I am grateful to everyone who responded to my post in April that asked why machine learning has had limited impact on computer systems research. In addition to commenting on this website and sending me email, people discussed this question at length on reddit and ycombinator. This post summarizes and responds to some of the points that were raised.
Many people disagreed with the premise of my question and argued that computer systems research has already been fundamentally transformed by machine learning.
The most frequently cited example was auto-tuning, which is a technique for finding optimal values for program parameters such as loop-unroll factors and tile sizes that minimize running time or energy. Instead of using analytical models to estimate running time or energy for given parameter values, auto-tuning generates a program with those parameter values and executes it to find the running time or energy requirements. Optimal parameter values are found by heuristic search in the parameter space, using techniques like simulating annealing and genetic algorithms.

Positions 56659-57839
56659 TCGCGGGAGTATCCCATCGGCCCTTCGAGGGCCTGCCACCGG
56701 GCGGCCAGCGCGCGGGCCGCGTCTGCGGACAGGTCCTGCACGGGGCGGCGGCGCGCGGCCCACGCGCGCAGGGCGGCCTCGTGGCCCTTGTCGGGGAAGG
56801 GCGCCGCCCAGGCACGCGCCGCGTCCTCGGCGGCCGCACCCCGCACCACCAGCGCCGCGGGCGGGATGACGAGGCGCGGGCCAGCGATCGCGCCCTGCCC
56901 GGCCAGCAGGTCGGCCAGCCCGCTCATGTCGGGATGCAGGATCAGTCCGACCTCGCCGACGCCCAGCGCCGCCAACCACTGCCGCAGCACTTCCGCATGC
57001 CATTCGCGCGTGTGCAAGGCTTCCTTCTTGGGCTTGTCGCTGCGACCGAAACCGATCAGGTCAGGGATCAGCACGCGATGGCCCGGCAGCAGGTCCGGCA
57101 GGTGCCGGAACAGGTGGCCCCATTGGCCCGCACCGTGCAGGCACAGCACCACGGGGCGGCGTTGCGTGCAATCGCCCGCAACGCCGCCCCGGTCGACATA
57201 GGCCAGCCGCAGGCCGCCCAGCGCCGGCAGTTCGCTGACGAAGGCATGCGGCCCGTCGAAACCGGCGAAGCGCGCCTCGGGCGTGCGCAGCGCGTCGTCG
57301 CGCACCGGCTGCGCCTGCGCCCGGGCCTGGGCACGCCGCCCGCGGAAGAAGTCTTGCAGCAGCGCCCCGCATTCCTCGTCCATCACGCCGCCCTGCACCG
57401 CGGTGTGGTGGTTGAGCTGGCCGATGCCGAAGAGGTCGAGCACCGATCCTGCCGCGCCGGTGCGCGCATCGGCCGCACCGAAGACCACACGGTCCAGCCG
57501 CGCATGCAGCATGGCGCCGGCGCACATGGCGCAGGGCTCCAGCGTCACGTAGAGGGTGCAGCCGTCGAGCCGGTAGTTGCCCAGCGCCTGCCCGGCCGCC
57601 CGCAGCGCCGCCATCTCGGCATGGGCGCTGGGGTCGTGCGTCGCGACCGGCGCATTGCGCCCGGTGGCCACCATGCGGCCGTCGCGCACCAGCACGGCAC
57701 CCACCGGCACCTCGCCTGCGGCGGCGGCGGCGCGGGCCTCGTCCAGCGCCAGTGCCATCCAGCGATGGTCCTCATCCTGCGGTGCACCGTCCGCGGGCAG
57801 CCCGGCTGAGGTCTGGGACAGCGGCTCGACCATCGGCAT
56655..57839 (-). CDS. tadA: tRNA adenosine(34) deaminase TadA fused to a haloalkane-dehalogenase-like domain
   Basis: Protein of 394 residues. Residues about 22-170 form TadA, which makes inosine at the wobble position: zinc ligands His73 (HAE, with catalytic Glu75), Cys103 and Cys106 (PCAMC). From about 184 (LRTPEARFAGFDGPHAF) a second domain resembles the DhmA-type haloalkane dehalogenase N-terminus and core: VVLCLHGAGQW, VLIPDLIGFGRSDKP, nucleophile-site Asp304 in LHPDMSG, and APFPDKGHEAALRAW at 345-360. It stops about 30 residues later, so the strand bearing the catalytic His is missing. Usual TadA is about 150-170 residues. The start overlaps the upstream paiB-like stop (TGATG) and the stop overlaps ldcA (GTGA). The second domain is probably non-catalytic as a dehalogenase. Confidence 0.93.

Auto-tuning was introduced by Jim Demmel and Jack Dongarra in their work on dense linear algebra library generators like ATLAS. Saman Amarasinghe, Mary Hall, and Mike O’Boyle among others have been instrumental in making auto-tuning part of the arsenal of techniques we have today for implementing general-purpose programming languages.
I take a backseat to no one in my appreciation of auto-tuning but even in these days of grade inflation, the bar for calling something “transformative” must be set high. My personal opinion is that auto-tuning and heuristic search methods do not meet that bar.
Several people mentioned that machine learning has been deployed in data-centers to reduce cooling costs by 15-20%. I did not know this, but knowing this leaves me neither shaken nor stirred. Improving the fuel efficiency of cars by 15-20% is interesting. Autonomous cars in urban environments are mind-boggling. There’s a difference.
A few people took exception to my assertion that regression can be useful for building models of the running time and energy behavior of programs. One person was kind enough to send me a link to the Wikipedia page on Rice’s Theorem. In return, I sent him this link to an observation by Bertrand Russell that has always delighted me: “All exact science is dominated by the idea of approximation.”
The most challenging question, asked by several people in different ways, was “If machine learning is the solution, what is the problem?” In other words, what transformative impact do I believe machine learning can have on the way we build or program computer systems?
Instead of taking the easy way out and writing something like “We’ll know it when we see it” or “If I knew that, I would be doing it myself instead of writing blog posts,” let me suggest a way in which machine learning might be used to transform how computers are programmed.